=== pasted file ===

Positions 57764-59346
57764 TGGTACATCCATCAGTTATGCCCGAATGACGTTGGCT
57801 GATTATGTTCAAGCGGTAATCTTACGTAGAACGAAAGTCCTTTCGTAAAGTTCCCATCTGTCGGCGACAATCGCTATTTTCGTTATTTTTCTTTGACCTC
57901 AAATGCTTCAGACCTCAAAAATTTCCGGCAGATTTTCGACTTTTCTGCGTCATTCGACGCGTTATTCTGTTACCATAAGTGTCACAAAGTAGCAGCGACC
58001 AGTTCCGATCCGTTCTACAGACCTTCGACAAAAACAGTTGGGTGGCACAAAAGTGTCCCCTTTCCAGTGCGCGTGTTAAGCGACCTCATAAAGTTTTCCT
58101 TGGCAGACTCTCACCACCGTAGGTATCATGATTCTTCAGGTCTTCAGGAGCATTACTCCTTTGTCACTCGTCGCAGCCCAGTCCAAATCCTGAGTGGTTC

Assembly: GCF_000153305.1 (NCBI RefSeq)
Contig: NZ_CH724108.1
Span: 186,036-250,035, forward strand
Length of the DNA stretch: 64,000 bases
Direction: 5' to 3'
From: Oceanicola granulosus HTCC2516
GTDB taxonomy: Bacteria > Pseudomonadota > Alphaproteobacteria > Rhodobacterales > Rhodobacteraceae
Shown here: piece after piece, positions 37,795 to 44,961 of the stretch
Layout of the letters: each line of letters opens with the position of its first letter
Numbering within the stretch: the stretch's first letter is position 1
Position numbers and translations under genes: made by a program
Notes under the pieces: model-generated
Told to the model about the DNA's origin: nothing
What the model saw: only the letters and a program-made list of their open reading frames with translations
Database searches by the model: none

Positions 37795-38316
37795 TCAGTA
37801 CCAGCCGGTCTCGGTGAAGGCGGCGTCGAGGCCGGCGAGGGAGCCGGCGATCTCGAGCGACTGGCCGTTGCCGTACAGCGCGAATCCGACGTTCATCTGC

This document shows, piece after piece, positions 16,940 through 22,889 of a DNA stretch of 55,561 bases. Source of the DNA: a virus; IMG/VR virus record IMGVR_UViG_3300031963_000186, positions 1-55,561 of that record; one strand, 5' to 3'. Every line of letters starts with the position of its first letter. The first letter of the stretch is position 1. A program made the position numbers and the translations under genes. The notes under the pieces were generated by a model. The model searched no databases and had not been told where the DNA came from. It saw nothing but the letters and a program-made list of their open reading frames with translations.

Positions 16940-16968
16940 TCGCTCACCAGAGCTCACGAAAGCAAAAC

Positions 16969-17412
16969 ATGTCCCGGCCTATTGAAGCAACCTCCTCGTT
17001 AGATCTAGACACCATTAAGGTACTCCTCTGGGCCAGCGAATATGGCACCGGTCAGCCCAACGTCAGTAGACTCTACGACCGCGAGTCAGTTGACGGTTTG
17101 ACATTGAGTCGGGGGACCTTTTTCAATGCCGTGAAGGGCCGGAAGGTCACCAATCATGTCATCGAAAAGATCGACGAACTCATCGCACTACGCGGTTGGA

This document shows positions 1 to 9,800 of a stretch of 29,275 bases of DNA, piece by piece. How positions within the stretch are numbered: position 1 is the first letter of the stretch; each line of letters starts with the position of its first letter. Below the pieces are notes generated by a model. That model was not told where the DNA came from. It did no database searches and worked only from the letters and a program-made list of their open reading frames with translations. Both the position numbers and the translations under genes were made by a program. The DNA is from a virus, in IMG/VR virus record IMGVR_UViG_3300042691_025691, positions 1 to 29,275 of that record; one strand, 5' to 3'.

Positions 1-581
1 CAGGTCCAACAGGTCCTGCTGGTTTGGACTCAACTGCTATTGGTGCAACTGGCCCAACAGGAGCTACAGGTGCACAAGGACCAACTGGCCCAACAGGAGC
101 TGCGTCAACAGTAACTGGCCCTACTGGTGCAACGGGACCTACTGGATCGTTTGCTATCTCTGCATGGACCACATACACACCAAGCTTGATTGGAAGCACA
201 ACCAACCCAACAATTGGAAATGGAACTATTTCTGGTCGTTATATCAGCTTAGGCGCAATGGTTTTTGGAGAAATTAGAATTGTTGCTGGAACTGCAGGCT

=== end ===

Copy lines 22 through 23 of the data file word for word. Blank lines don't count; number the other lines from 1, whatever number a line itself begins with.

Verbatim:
Positions 37795-38316
37795 TCAGTA